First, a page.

As I wrote yesterday, I’m sad that Inbox is going away, and it’s hard to bear the thought of using GMail again. Thus, I’ve been evaluating a few different email clients to see what’s available. One that I tried recently is Spark, an email client for iPhone, iPad, and Mac. Spark feels not-quite-mature, yet still pretty impressive. In this article I’ll summarize what I see as its main attributes and areas for improvement.
The Spark Difference
Spark is a fresh, modern, well-designed email client, but it’s more than just that. It combines a lot of the best innovations of apps like Inbox (snooze, smart inbox, etc) with Spark’s own extensions to email. You might not be interested in these: I didn’t find them compelling myself, but some might. They include a kind of team-chat feature where a chat thread is associated with an email, for example. The idea is to enable teams to collaborate around emails without sending them back-and-forth constantly.
Spark also does a lot of non-innovative things very well. It has a rich suite of app integrations, for example.
I really like Spark’s design! It feels fresh, clean, lightweight, but also has a crisp feeling. This is the biggest standout: it feels like an email client should feel. It doesn’t feel oversimplified, but doesn’t feel cluttered or bloated either.
It’s also “just right” across devices. The iPhone design is just right for iPhone, the iPad is different in ways that make sense for iPad, and the Mac client is customized for the desktop too.
Spark has a bunch of smart features that I love:
- Unified inbox across several accounts. No more switching amongst accounts! I love this.
- Snooze emails for later.
- Swipe to archive, making it really easy to get to Inbox Zero (or at least see what needs to be done).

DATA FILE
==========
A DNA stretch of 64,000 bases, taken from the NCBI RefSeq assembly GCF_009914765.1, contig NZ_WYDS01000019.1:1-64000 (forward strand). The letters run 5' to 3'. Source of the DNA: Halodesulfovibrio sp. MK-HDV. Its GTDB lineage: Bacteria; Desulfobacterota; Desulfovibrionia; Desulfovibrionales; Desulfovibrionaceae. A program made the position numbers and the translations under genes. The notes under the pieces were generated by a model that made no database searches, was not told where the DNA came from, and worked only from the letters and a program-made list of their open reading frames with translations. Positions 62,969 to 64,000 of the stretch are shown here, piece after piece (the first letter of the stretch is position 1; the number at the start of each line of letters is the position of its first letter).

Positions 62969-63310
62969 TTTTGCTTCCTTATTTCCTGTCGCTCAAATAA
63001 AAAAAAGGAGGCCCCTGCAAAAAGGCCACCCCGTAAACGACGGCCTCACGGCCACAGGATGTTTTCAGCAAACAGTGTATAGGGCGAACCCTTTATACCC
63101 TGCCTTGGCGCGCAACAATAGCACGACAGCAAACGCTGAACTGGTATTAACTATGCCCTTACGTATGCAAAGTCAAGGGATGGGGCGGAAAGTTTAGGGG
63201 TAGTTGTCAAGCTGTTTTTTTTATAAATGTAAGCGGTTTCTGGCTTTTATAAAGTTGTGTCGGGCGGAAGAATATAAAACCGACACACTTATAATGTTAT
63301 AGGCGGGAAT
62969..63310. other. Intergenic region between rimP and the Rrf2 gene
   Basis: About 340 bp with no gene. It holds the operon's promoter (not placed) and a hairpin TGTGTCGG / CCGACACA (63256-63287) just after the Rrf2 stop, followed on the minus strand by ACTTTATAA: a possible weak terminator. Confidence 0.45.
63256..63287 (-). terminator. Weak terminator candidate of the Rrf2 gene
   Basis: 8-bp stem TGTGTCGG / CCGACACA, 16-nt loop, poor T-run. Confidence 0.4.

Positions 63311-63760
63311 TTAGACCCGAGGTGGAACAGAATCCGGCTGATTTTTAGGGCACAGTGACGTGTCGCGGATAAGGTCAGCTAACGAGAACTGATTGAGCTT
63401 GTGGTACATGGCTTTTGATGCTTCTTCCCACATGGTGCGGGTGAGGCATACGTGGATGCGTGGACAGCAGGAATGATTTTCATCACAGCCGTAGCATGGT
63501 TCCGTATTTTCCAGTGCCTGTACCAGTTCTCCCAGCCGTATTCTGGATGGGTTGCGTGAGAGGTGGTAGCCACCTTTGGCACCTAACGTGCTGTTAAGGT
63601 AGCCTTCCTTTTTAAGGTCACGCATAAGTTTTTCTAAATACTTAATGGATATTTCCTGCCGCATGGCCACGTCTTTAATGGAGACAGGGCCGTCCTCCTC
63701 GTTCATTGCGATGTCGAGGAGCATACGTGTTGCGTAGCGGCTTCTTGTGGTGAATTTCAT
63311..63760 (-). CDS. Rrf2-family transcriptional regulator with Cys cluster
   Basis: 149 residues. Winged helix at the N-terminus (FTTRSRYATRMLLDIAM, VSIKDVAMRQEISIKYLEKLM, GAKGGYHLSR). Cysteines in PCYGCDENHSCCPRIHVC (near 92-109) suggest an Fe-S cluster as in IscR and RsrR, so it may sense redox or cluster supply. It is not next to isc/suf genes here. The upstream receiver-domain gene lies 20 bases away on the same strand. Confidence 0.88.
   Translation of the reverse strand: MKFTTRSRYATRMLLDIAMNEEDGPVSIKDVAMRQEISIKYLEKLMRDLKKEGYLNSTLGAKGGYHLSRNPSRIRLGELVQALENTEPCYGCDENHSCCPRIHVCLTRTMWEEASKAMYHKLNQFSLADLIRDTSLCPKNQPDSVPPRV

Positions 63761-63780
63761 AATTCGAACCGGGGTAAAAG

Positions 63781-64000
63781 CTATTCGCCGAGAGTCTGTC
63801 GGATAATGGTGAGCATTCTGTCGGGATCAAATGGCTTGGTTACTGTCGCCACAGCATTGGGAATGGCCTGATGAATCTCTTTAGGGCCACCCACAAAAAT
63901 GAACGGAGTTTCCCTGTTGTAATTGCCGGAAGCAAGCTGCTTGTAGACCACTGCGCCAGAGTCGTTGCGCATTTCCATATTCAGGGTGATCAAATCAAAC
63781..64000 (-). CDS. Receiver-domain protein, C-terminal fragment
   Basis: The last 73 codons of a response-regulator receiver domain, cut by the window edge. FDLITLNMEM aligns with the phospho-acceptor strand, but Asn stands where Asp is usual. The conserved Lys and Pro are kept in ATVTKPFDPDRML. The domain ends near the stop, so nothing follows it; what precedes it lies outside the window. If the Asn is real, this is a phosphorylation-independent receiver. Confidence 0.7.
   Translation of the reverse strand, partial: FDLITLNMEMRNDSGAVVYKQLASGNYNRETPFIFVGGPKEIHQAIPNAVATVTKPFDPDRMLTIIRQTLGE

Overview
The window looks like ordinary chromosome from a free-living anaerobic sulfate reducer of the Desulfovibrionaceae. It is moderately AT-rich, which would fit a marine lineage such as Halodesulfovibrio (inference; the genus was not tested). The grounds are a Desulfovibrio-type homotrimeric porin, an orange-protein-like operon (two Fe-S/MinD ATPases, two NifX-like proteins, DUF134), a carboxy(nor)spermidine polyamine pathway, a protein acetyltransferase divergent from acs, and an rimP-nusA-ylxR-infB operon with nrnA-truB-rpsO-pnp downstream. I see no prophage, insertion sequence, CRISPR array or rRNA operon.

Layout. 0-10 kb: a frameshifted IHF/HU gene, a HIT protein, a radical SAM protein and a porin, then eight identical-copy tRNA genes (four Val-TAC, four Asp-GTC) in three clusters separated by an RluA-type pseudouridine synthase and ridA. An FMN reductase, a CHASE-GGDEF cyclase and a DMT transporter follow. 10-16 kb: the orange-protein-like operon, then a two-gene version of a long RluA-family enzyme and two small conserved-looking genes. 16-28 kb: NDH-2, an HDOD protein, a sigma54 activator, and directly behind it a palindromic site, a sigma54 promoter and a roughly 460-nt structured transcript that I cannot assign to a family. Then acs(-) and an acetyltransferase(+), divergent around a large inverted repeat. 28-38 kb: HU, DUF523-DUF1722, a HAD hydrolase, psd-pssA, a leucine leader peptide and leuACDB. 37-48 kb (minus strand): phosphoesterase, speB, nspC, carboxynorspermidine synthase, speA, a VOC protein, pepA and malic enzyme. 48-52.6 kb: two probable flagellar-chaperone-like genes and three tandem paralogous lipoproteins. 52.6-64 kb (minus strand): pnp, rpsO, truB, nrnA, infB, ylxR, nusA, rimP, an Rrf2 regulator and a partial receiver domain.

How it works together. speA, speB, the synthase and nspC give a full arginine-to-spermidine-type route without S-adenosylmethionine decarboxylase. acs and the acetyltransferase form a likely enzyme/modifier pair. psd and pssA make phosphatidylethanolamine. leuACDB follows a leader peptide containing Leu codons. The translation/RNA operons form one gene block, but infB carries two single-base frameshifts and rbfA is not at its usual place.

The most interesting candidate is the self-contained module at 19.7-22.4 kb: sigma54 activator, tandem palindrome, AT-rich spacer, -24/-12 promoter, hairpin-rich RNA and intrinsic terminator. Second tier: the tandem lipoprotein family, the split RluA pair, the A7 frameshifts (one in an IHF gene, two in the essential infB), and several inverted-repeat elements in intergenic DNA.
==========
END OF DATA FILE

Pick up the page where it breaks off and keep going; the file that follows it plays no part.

- Integrated calendaring; you can replace your calendar and email app with one. The calendar integrates well with other tools like Zoom.
- Virtual “smart folders” can be created from searches.
- Notifications work well on my Withings Steel HR hybrid smartwatch.
- Integrates with Google Contacts and Calendar really well.
- Syncs settings very nicely across devices, in most cases.
- Lets me disable external images in emails to protect my privacy.
In general, Spark often seems built to anticipate relatively minor things that I do a lot, and make them a lot easier. The unified inbox is one good example.
What Still Needs Work
Spark actually has a lot of features, and that means there are a lot of rough edges that need a little more polish. Many of them didn’t work well enough for me so I ended up not using them. So the following list might be a little bit long, but don’t take that to mean that I dislike Spark. The fact that it does a great job at the core things I want, and does really well at the little niceties, should be considered as a significant offset against the below list.
Quick Replies. Spark has quick-replies you can tap to instantly send a response, somewhat like a reaction in Slack. The concept is smart: I so often send simple “okay” or “looks good” or “not interested” responses. Spark’s quick-replies should work well for that. But it’s a relatively fixed list without a lot of flexibility, and the resulting emails are a bit weird, and use a different font and have an image/icon, and go only to the sender instead of the whole list, and in general it doesn’t end up working as well as I wanted it to.
Calendar. The calendar often shows me useless times. When I go to it, it’s often showing something like 12:00 am through 11:00am, when the current time is 2:30pm. On mobile, the calendar also doesn’t show a line to visually demarcate the current time of day, so it’s disconcerting to scroll and figure out what’s next on the agenda and how far away it is. I also wish it would show events differently if I’ve accepted, rejected, or not taken action; they all look the same. I wish there were a few more features in the calendar, or a bit more flexibility: ability to schedule a room or other resource; “speedy” meetings that leave gaps for restroom breaks and so forth; ability to customize alert times (I prefer 2 minutes, which isn’t an option in Spark).
Formatting. Email formatting doesn’t quite work right. Bulleted list formatting looks right when composing, looks unindented when reading the resulting sent mail, and when viewed in GMail has empty bullets between bullets. Quoted content is hard to display, and can be hidden—for example, when someone forwards me an email or adds me into an email, quoted content I haven’t seen is hidden. Sometimes there are strange letter M’s in front of contact names, and other oddities I never was able to understand or find in the documentation.